Governments have long promoted the use of biofuels like ethanol derived from corn as a relatively clean-burning alternative to coal, but biofuels have gone from hero to zero as people started chopping forests to plant fuel crops. Many environmentalists today are calling for an end to pro-biofuel policies, but Emily McGlynn of The Earth Partners LP says we simply need to use land more efficiently.
19 March 2015 | It’s gospel for some in the environmental community that if we keep converting crops to biofuels, we’ll gobble up farms and forests, leading to food shortages and accelerating climate change. The World Resources Institute recently went so far as to say we should “phase out” a decade of global bioenergy policy.
This would be a mistake, because bioenergy, done well, can and must play an important role in restoring degraded land, supporting food production, and enhancing CO2 sequestration.
To begin with, it’s indispensable in nearly all scenarios for adequately addressing climate change: in its Fifth Assessment Report, the Intergovernmental Panel on Climate Change indicates that failing to deploy the needed amounts of bioenergy would increase the costs of addressing climate change by 60%, more than any other renewable energy technology, including solar and wind.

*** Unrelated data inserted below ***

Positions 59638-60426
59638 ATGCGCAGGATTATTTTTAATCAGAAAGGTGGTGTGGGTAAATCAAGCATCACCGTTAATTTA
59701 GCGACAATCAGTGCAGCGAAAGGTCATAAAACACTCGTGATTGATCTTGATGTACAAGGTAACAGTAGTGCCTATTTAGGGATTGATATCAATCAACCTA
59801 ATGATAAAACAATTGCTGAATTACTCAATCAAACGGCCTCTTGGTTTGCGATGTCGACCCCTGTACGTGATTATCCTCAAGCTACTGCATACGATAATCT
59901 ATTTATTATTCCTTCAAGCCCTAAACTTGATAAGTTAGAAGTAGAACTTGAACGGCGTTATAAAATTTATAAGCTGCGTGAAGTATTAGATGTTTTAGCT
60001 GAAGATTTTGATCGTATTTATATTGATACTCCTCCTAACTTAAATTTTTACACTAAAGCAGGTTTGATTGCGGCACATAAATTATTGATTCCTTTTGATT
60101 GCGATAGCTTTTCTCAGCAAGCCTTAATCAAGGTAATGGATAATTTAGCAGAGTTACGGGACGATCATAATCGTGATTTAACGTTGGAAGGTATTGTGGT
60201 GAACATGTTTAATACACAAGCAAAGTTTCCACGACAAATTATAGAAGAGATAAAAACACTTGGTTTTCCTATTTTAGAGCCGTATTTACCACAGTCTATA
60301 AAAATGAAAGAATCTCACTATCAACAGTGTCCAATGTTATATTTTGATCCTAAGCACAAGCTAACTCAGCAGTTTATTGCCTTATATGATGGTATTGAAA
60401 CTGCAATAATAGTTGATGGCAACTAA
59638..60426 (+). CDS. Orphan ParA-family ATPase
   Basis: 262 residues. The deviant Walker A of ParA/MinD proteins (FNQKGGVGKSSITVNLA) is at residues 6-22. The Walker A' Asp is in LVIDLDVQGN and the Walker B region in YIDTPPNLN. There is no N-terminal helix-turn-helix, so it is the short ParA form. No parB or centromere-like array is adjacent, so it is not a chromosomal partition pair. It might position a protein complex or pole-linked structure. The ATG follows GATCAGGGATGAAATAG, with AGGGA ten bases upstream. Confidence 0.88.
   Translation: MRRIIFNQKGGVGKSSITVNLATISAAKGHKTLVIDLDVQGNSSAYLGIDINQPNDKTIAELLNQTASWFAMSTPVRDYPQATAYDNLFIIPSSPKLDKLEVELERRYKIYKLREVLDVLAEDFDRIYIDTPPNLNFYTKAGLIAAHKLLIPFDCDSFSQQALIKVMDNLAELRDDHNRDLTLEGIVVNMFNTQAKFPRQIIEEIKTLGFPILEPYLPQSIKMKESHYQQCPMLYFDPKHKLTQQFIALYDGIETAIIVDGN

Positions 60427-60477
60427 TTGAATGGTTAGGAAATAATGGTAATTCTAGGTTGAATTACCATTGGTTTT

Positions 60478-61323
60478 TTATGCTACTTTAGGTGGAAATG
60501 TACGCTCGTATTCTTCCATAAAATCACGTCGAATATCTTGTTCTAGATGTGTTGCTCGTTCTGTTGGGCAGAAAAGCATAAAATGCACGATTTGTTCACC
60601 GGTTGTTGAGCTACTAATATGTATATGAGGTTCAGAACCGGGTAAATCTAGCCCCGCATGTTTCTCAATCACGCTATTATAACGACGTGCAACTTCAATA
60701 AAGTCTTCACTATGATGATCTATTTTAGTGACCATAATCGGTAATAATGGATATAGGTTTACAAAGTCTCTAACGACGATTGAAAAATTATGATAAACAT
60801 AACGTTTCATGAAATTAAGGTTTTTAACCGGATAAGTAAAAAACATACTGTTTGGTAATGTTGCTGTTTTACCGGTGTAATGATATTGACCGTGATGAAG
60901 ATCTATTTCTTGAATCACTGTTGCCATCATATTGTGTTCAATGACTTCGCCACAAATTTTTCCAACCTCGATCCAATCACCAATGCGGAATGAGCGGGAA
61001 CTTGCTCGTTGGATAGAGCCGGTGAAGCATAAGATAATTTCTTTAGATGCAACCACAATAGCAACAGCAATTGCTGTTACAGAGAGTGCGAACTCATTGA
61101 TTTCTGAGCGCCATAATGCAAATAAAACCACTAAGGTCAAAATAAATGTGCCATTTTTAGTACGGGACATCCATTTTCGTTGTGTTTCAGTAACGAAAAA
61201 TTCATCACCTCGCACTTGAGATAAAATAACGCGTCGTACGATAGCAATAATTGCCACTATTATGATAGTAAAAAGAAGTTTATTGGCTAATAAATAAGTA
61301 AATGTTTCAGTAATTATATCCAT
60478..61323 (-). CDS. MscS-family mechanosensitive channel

What’s more, bioenergy is one of the only technologies that can help us bring emissions back down after they’ve reached dangerous levels, which is very likely to happen, especially when combined with carbon capture and storage technology.
The key for bioenergy, however, is “done well.” What does that mean? Let’s look at three simple examples of how bioenergy production can slow climate change at significant scale by reducing fossil fuels without gobbling farms and forests.
The first involves integrating sorghum, an energy grass, and rice production. The UN Food and Agricultural Organization tells us that rice paddies take up 163 million hectares globally, an area about the size of Alaska. Rice farmers generally leave their paddies fallow, or resting, one year out of three. If we used this fallow time to plant sorghum, we’d get 7 dry tons of biomass per acre, or 938 million tons total each year, enough to offset half of annual U.S. gasoline consumption.
Closer to home, we can look at active pastureland. Ranchers can rotate their herds so that, in summer, pastures can be used to grow perennial energy grasses, like switchgrass, and in winter cattle can graze on cold-season grasses, like ryegrass. If this approach were implemented on half of America’s 587 million acres of pastureland, we could produce 91.5 billion gallons of ethanol, or 60 percent of current U.S. gasoline consumption.
A third example is removing invasive woody brush found extensively throughout native grassland in the south and western United States. In Texas alone, we can sustainably recover several million tons of biomass annually, while increasing pasture productivity, restoring native grasses, and increasing the amount of carbon that gets sponged up by healthy soil.